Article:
What is the shortest path between zero (ie no flash related development software on my computer or information about where to obtain it or get started) to running a "hello world" ActionScript?

I'm hoping for an answer that gives step by step instructions about exactly what software is needed to get started, an example of some "hello world" code, and instructions for compiling and running the code.

I've spent more time than I think should be necessary researching this question and not found much information. Hopefully this question will be found by programmers like me who want to get started with Flash/Flex/ActionScript (After my morning of researching I still don't even know what terminology to use so I'll just throw it all out there).

ActionScript tutorials I've found are focused on programming concepts, ie logic, branching, OOP, etc, and some even have code examples to download, but not a single one I've found explains how to compile and run the code. They all seem to assume you have an IDE standing by but no knowledge of programming, exactly the opposite of the position I'm in.

Here are the most related SO questions I've found:
What is Adobe Flex? Is it just Flash II?
Getting Started with Flex 3 UI ActionScript Programming


If you're a programmer, go down the Flex route. Flex is completely free to use and you can get a Hello World SWF in no time. You can use the FlexBuilder demo or the freely available but sometimes less helpful FlashDevelop. (Actually I think the only problem with FlashDevelop is it doesn't have a good debugger, or didn't, last time I checked).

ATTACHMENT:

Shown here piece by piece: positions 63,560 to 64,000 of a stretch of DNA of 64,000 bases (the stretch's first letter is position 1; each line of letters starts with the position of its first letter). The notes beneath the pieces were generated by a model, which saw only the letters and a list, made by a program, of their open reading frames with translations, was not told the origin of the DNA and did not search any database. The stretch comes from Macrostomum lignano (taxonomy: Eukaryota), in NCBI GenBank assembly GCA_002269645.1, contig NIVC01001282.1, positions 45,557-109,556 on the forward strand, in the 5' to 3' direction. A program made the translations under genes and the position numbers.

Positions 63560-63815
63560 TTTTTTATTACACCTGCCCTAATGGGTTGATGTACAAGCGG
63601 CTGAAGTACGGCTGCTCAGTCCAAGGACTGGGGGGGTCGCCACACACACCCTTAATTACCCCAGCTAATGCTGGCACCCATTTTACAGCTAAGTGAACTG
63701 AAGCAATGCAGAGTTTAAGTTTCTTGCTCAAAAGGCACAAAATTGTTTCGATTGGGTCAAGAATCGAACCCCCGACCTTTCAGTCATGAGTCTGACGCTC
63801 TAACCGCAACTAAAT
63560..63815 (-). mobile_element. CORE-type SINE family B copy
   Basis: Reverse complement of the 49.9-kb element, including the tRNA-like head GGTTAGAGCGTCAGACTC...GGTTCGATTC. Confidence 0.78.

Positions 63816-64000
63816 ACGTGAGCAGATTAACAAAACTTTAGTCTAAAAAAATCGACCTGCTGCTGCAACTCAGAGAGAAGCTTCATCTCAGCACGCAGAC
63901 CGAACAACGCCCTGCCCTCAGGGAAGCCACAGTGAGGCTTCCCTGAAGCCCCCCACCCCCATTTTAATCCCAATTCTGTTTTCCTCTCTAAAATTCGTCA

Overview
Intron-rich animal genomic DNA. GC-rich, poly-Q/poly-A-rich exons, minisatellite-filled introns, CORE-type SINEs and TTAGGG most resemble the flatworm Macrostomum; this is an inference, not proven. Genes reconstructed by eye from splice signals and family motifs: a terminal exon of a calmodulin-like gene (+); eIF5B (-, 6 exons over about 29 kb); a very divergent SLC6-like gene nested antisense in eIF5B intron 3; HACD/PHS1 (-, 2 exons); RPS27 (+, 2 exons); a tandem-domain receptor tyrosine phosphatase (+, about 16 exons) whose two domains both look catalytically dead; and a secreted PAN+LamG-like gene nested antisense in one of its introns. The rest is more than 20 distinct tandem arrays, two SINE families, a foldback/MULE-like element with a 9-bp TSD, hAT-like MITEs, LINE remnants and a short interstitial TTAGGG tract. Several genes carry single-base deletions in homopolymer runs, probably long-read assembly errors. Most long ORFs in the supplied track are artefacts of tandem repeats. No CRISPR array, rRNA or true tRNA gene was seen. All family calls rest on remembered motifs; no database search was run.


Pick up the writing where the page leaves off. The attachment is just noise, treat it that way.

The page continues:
That said, I would strongly advise against using Flex, Flash, or any Adobe product really, because in my experience Flex is a horrible API and ActionScript is a horrible language. Flash is still the best platform for RIA just because of its penetration, so if AJAX can't solve your problems by all means learn Flex. Certainly it's not impossible to work with. But Flex is like the Java library re-interpreted by a team of people who took one Java class in high school.


1) Get the FlexBuilder demo from Adobe: http://www.adobe.com/products/flex/flexdownloads/
I'm pretty confident it comes with the Flex SDK.

2) Start a new Flex project.

3) A basic MXML program is already written. Add <mx:Label text="Hello world" /> in the <mx:Application> tag

4) Run->Run YourProjectNameHere

5) Read the horrible Adobe documentation and Flex API reference.

  • 1
    Curious, what makes ActionScript, in your opinion, such a "horrible language" The OP might benefit from an explanation of such a strong statement. – Tyler Egeto Mar 21 '10 at 22:08
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    Well, I suppose ActionScript at its core is okay. It's JavaScript with some Java OO thrown in. It has optional type annotations, but Flex complains about them if they're left out, so for Flex it almost seems like it's statically typed. And then you get to the collections framework, which returns everything as an Object. So it's more the Flex library that I dislike, with its non-blocking network calls that aren't notated in any special way and the "callLater" function and others oddities and hacks. – Dan Passaro Mar 21 '10 at 22:20
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    I would advise to just write pure AS3, forget about the Flex framework for now. – Allan Mar 21 '10 at 23:03
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    As a programmer I liked Flex alot. The downsides of AS3 that I found being lack of data structures and algorithms that one often finds in the core libraries provided with other languages. Technically not an issue with the language itself, but it is a factor in the ease of development with the language. – AaronLS Mar 22 '10 at 18:07